Article Title: There Are Two Types of Airport People
The article answers the question: Can the study of the past really help us to understand the present? It starts with what philosopher R.G Collingwood mentioned in an essay. He said that through their familiarity with people, places and ideas, historians are often equipped to see how a situation might turn out – or at least identify the key considerations that determine matters. The author further justifies this. It is mentioned that their grasp of human behaviour, long-term economic or cultural processes and the complexities of the socio-political order of a given region of the world shows how important historians can be.
The flip side this has also been covered. The article mentions that historians are not seers; their analogies may be misplaced and their assessments can be wrong. Yet the idea of history constituting a valuable guide for present and future action was an established part of western culture. But in recent times ‘applicability’ in history has been questioned because no two situations are exactly the same, attempting to draw parallels between events risks distortion. Despite this, the article makes a case for applied History as it mentions that history teaches us to look past the temporary and search out the underlying, long-term dynamics of problems.
The last part of the article highlights that the most accessible tool offered by history is that of the enlightening analogy. Through their expertise, historians are able to make helpful inferences, probe and challenge assumptions and take a problem apart. That is because they are accustomed to studying the full complexity of organised and interactive human behaviour. Finally it is concluded that History is fascinating in itself, but what makes it so stimulating is that it offers deeper insights into the human condition that are of enduring value. The past is not a foolproof guide to the present or the future – it is simply the only guide we have.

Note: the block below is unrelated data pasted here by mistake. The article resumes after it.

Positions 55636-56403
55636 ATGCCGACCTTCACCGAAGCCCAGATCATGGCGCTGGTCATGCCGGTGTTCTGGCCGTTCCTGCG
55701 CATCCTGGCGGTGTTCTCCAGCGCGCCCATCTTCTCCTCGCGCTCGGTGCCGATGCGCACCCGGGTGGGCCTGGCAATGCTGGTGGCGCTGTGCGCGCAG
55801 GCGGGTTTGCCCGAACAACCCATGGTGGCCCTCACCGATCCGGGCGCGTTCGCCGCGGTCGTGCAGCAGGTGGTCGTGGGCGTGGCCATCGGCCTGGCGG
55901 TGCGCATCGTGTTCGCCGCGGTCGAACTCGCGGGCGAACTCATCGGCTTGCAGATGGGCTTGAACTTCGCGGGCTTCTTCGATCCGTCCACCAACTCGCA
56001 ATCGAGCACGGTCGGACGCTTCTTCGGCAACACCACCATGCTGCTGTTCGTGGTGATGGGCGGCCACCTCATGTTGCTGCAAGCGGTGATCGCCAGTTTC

Words to learn from this Article:
Expansive: covering a wide area in terms of space or scope; extensive.
Mainspring: the main agent of motivation.
Seer: a person who prophesies future events; prophet.
Repository: a place where things are or may be stored.
Ephemeral: lasting for a very short time.
Cauldron: a situation characterized by instability and strong emotions.
Precedent: an earlier event or action that is regarded as an example or guide to be considered in subsequent similar circumstances.
Anomaly: Deviation from a norm
Scepticism: doubt as to the truth of something.
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